Arnold Kling  

Cognitive Hubris

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My latest essay weaves together Daniel Kahneman and Jeffrey Friedman.


Suppose you were to ask yourself how well you understand the world around you. How accurate is your map of reality?

If you interrogate System Two, it might reply, "There are many phenomena about which I know little. In the grand scheme of things, I am just blindly groping through a world that is far too complex for me to possibly understand."

However, if you were to interrogate System One, it might reply, "My map is terrific. Why, I am very nearly omniscient!"

Kahneman talks about the "planning fallacy," in which projects always seem to cost more and take more time than expected. I would say that this affects public policy. Look at how often policies are less effective and have more adverse consequences than expected.



COMMENTS (12 to date)
Randy writes:

I would add to this what I think of as "manager time". That is, managers have a tendancy to think of something as done once they have done their part - which generally consists of putting something on paper and handing it over to a tech. They just don't get "problems", and the time it takes to handle problems, because the problems aren't in the plan.

david writes:

I am always surprised you don't get more explicit pushback from economists who believe more in incentives.

a different Randy writes:

It is a great essay, and I intend to convey parts of it to my students.

Here is my challenge to Kling and to libertarians more generally, though: suppose "spontaneous order" or something else has generated institutions which, for hundreds or thousands of years, have been foundational for civilization. Even if there are individuals pushing for the destruction of those institutions (or minority groups which harness the power of government to destroy those institutions), perhaps these pushes should be resisted. If we should have humility with respect to grandiose schemes to improve society, we should have equally well have humility with respect to the institutions which have arisen that, so far, have been helpful to society. (To make the point more sharply, we may not understand, for example, the role that traditional marriage plays in civilization.) How do you *know* that these institutions are optional, or that their destruction won't doom civilization?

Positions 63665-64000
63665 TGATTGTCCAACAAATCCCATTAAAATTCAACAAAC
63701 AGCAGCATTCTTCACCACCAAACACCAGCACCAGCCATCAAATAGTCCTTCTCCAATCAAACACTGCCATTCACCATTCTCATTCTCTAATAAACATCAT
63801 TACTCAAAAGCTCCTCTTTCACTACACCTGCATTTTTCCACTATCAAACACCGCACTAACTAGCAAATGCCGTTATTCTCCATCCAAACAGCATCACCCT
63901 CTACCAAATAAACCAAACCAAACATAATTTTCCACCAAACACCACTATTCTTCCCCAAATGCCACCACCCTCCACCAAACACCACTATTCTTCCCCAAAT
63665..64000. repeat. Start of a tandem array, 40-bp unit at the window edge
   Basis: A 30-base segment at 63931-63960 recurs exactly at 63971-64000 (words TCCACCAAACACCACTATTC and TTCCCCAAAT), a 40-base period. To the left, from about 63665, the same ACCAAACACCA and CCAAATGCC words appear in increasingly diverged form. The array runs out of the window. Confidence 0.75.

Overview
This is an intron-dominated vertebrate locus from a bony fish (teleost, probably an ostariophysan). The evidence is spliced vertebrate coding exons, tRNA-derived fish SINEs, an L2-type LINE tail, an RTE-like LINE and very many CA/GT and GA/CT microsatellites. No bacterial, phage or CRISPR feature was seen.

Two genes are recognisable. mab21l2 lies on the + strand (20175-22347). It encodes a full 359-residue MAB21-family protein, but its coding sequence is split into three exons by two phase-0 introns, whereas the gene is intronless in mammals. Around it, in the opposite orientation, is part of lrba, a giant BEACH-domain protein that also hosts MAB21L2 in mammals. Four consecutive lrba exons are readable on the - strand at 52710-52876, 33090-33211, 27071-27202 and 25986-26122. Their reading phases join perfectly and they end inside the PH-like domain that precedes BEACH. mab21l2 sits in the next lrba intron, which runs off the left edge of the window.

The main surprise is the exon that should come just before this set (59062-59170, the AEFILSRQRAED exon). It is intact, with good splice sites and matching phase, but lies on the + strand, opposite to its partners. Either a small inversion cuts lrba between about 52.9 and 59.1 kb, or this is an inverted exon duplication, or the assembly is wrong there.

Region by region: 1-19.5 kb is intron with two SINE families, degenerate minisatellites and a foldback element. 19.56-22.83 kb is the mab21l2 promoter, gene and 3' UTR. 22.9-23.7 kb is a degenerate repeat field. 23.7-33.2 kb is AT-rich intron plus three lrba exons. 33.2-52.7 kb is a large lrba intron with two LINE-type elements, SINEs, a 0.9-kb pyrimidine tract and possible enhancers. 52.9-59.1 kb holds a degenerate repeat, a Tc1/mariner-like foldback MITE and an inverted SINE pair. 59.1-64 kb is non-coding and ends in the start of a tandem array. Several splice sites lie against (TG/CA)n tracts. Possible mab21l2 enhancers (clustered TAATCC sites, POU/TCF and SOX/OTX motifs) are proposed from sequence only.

Is there a double standard here?

John T. Kennedy writes:

@different Randy

"If we should have humility with respect to grandiose schemes to improve society, we should have equally well have humility with respect to the institutions which have arisen that, so far, have been helpful to society."

Individuals should bear the costs of their own biases. Unfortunately some institutions have arisen which allow allow some to impose those costs on others.

M. Flood writes:

Don't forget the other factor in projects taking longer than estimated: Lying. People who want to get something done will always provide the lowest feasible estimate of completion time whether they believe it or not.

Randy writes:

@M. Flood,

Yes indeed. I deal frequently with contractors where my tasks are dependent on the completion of theirs. I have learned from experience to take the technicians aside after the meeting and ask them, "So, when do you really expect to be done". The answer is nearly always a grin, and a fairly accurate answer - and almost never the same answer as was given in the meeting.

Glen Smith writes:

Randy,